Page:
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Father deploys with daughter
Master Sgt. James Wooding,379th Expeditionary SecurityForces Squadron, got the unique opportunity to be deployed with his daughter Senior Airman Michelle Gay, 379th Expeditionary Aircraft Maintenance Squadron, in early September. (U.S. Air Force photos/Senior Airman Katie Gieratz)
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Parent shares deployment experience with child

Posted 10/15/2010   Updated 10/15/2010 Email story   Print story


by Olenda Pena-Perez
Air Force Spouse

10/15/2010 - SOUTHWEST ASIA -- The drive from Dyess Air Force Base to Lackland Air Force Base is scattered with miles of wild, rugged and beautiful Texas countryside, with little variety in the scenery. It's a four-hour drive that Senior Airman Michelle Gay has made many times when visiting her father, Master Sgt. James Wooding.

But when he deployed, there were no four-hour drives that would result in a visit with him. So instead, she got the opportunity to be deployed with him, and made the 7,500-mile trip seeing her dad six weeks after he arrived.

"Knowing that my career is possibly coming to an end in the next five to six years, this was possibly a once in a life time opportunity," said Sergeant Wooding, a flight sergeant with the 379th Expeditionary Security Forces Squadron. "I was excited that we could deploy together. Not many dads can be deployed with their daughters."
Sergeant Wooding was anxiously awaiting his daughter's arrival.

"I was pulling my two large bags, looking down on the ground because my backpack was weighing me down, when I heard (someone) tell me my dad was here waiting for me. I looked up, and there he was. Instant excitement," said Airman Gay, 379th Expeditionary Aircraft Maintenance Squadron crew chief. "It was definitely a relief to see him. I had a lot on my mind. I was thinking about how this will be the longest period of time I won't see my twin sister. I was also nervous about how my job will be different here, and getting everything situated and finding my way around."

After her arrival, Sergeant Wooding showed his daughter around her living quarters, the base and then they had their first meal together at midnight. He said when he left her for the evening he knew she was going to be OK.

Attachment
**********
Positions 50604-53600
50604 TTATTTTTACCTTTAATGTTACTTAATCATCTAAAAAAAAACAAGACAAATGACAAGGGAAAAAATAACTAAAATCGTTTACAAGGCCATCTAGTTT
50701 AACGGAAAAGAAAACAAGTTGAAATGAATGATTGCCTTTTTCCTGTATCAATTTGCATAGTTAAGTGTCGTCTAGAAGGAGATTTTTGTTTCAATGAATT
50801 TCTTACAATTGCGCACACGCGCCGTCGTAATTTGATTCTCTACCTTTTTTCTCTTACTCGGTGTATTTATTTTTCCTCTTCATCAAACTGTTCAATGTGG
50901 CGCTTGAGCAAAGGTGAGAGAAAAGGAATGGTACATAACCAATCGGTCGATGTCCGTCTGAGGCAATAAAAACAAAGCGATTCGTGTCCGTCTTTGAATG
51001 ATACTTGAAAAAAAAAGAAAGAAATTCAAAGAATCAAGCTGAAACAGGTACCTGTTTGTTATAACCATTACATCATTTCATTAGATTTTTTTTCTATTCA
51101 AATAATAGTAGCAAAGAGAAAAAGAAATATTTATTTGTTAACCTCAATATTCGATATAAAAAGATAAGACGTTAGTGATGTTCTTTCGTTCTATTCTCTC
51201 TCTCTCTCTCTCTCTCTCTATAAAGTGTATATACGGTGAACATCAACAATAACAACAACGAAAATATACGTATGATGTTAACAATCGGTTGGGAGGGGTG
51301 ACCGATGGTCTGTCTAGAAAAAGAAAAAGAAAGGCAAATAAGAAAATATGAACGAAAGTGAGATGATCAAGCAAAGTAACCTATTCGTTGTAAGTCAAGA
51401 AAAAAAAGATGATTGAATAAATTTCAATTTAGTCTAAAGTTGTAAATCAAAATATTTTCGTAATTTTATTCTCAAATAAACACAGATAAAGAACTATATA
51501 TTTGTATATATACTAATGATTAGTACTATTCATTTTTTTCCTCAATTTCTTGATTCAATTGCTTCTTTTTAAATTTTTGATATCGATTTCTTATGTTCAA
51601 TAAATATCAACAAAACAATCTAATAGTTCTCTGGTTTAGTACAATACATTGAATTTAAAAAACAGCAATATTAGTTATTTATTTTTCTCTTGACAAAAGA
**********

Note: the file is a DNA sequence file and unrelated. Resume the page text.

"This deployment is unique and will definitely be a bit easier for me with my dad here, especially because it's my first deployment," Airman Gay said. "I am going to miss my twin and mom, and although he can't fill their shoes, I know he will do his best. I'm sure my home sickness won't be as bad as I expected with him around."

Airman Gay, who is deployed from the 7th Bomb Wing at Dyess AFB, is also thankful for her dad's experiences from his career and past deployments.

"He will have great advice on me making this the best experience possible and taking advantage of all the opportunities we have here," she said.

Sergeant Wooding said he has been happy to offer a little fatherly advice.

"I talk to her about things like professional development, college, physical training and I try to help her eliminate the mistakes that were made in my career ... hopefully my experiences will lead her to having just as a successful career if not a more successful career as I have had," he said.

Airman Gay said although she might not have always seen eye-to-eye with her father, she is starting to understand that he only wants what is best for her.

"Not only is he a great dad, but he is a great mentor," she said. "Now that I'm in the military, I understand his way of thinking. The quickest route isn't always the smartest route. We also have a lot in common now. Our relationship is stronger than most father-daughter relationships. We share the love of family, and the passion for our careers, our second family, the United States Air Force."
Sergeant Wooding agrees.

"We are very close. I get to wear two hats now that she has joined the Air Force," Sergeant Wooding said. "I get to wear the dad hat every day, and when she needs to talk about the military, I get to wear the mentor hat. Sometimes the hats are worn at the same time."

Sergeant Wooding said he is proud to be part of so many first experiences with his daughter on this journey, and while they might have different jobs, they are both working toward the same goal within the Air Force.

"From the time she graduated basic training and I saw her walk down the bomb run at Lackland, I knew the end of my career was going to be special," he said. "After 18 years, you start to get tired and deployments wear on you along with the long work shifts. But now that I have Michelle around, I know I can't lower the standards or expectations at the end of my career."

Editor's Note: Master Sgt. Rafael Pena-Perez, 7th Expeditionary Aircraft Maintenance Squadron, contributed to this article.

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